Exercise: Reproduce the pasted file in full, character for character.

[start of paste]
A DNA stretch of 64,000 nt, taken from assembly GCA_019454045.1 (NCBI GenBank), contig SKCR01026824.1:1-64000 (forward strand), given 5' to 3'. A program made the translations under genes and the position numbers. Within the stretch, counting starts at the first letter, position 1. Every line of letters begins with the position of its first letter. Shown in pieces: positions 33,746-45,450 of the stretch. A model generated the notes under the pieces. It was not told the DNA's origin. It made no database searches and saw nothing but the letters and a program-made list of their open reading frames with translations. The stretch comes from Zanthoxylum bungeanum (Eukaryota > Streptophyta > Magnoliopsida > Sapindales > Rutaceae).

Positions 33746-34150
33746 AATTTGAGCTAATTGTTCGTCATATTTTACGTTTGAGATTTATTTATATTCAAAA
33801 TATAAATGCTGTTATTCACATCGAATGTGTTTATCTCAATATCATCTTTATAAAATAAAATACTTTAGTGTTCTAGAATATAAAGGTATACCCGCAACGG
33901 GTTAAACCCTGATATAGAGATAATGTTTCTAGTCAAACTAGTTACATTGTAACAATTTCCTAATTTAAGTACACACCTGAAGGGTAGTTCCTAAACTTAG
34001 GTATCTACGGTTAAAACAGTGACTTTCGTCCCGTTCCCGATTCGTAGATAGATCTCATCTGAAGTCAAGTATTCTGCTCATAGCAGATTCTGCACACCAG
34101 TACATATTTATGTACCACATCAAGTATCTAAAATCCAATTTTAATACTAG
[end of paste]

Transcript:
A DNA stretch of 64,000 nt, taken from assembly GCA_019454045.1 (NCBI GenBank), contig SKCR01026824.1:1-64000 (forward strand), given 5' to 3'. A program made the translations under genes and the position numbers. Within the stretch, counting starts at the first letter, position 1. Every line of letters begins with the position of its first letter. Shown in pieces: positions 33,746-45,450 of the stretch. A model generated the notes under the pieces. It was not told the DNA's origin. It made no database searches and saw nothing but the letters and a program-made list of their open reading frames with translations. The stretch comes from Zanthoxylum bungeanum (Eukaryota > Streptophyta > Magnoliopsida > Sapindales > Rutaceae).

Positions 33746-34150
33746 AATTTGAGCTAATTGTTCGTCATATTTTACGTTTGAGATTTATTTATATTCAAAA
33801 TATAAATGCTGTTATTCACATCGAATGTGTTTATCTCAATATCATCTTTATAAAATAAAATACTTTAGTGTTCTAGAATATAAAGGTATACCCGCAACGG
33901 GTTAAACCCTGATATAGAGATAATGTTTCTAGTCAAACTAGTTACATTGTAACAATTTCCTAATTTAAGTACACACCTGAAGGGTAGTTCCTAAACTTAG
34001 GTATCTACGGTTAAAACAGTGACTTTCGTCCCGTTCCCGATTCGTAGATAGATCTCATCTGAAGTCAAGTATTCTGCTCATAGCAGATTCTGCACACCAG
34101 TACATATTTATGTACCACATCAAGTATCTAAAATCCAATTTTAATACTAG